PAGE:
Meals and Incidental Expenses While Traveling for Business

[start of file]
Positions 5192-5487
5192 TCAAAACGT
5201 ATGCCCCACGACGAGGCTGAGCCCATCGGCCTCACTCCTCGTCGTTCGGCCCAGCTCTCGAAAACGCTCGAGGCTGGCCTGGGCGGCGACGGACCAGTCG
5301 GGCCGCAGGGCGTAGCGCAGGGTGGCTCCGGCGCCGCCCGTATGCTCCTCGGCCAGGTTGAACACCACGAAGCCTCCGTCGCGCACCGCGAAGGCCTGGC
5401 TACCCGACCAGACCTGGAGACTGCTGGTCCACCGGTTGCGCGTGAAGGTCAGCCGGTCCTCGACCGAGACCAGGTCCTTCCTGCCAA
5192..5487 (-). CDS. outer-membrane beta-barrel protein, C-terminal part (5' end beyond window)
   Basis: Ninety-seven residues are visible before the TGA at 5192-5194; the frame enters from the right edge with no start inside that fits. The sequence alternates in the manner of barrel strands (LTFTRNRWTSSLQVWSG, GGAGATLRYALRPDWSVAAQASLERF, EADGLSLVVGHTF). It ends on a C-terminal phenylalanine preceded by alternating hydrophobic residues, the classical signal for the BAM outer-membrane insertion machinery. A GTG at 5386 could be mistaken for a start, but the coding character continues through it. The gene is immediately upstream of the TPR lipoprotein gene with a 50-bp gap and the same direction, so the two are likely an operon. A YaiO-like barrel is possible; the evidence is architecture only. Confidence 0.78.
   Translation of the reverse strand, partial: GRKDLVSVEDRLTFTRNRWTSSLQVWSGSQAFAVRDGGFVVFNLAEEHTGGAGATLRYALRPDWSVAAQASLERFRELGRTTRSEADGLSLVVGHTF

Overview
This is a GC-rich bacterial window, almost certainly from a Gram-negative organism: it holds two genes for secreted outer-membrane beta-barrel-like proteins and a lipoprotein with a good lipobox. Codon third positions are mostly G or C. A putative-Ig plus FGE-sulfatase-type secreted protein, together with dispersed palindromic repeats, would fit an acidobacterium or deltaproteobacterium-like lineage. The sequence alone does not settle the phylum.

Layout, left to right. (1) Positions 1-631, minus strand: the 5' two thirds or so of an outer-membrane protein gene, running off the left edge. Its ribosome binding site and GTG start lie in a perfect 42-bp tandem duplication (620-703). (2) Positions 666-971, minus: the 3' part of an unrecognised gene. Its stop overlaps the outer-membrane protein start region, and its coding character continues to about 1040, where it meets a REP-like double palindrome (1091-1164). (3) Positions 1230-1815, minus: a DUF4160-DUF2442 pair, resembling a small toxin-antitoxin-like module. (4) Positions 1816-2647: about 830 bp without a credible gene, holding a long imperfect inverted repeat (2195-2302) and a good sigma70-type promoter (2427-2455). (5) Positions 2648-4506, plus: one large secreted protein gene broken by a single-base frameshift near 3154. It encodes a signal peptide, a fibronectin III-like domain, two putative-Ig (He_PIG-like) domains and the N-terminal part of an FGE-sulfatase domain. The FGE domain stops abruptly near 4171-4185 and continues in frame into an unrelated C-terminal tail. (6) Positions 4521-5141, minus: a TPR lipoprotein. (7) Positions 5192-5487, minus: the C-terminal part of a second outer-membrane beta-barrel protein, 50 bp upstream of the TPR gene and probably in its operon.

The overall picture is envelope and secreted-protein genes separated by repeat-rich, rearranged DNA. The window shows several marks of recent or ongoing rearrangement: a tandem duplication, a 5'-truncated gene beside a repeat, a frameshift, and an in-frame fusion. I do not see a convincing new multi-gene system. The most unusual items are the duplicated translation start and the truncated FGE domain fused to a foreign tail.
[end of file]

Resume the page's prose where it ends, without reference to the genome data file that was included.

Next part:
Are you paying for your own meals while you are out of town for business? What is the purpose of your business travel? Is it to see a client? You may have an expense for your own meals and you may have an expense for wining and dining a client. Other blogs have addressed the deduction of meals while entertaining a client. Is the cost of your meals included in your seminar registration? Understand that you must keep a record of how you are determining your deduction. You can keep the restaurant receipt showing what you paid. It will often show what you ordered and whether there was more than one guest on this ticket. Business entertainment is not part of this discussion. Think about the meals you eat in a day. Breakfast? Lunch? Dinner? How much will you be spending? The cost of your meal PLUS the tip (an incidental expense) you leave your server for their good service is what you want to deduct. Remember, lavish and extravagant are not deductible. Ordinary and necessary can be deductible. You can decide if you want to track and deduct the actual cost of your meals. Or, instead of actual expenses, you can use the standard allowance for the CITY you are in. The IRS posts this every year. The standard per diem (per day) rate for meals and incidental expenses for Phoenix, Arizona is $71. The standard per diem rate for Tucson, Arizona is $56. Smaller cities around the state of Arizona can claim $46 per day. On the days your travel TO and then back FROM your temporary business location you can claim 75% of the day’s per diem rate. So, on the day I leave for my training meeting in Tucson, I can claim 75% of $56 which is $42.00. The government is thinking I’ll have breakfast at home before I leave. They would be correct in my case. On the day I return home, I can claim another $42.00. Would I have spent the full $42 for meals and tips those days? Maybe yes, maybe no. Whether I spend more or less, I will deduct the full $42. One more thing – your meal deduction is limited to 50%. So I will only deduct $21. Do you need to keep receipts? The most recent tax laws state that you MUST have receipts for lodging. For other travel and entertainment expenses less than $75.00 you do not need to have the receipt. You MUST, however, keep a record showing the time, place, business purpose and amount of each separate expense. The IRS will match up the expenses you are claiming with your hotel receipt and other travel expenses, like airfare, in their verification process. Do you receive reimbursement for your expenses? If you are reimbursed in full, then you are repaid for your expenses and really have nothing left to deduct. If your reimbursement is included in your W2 income, then of course you will have income in the amount of the reimbursement you received. You will certainly want to claim the expenses if you itemize your deductions. Have I raised more questions than I answered here? The tax laws can be confusing. Email your questions to Nellie@BulletProofYourTaxes.com.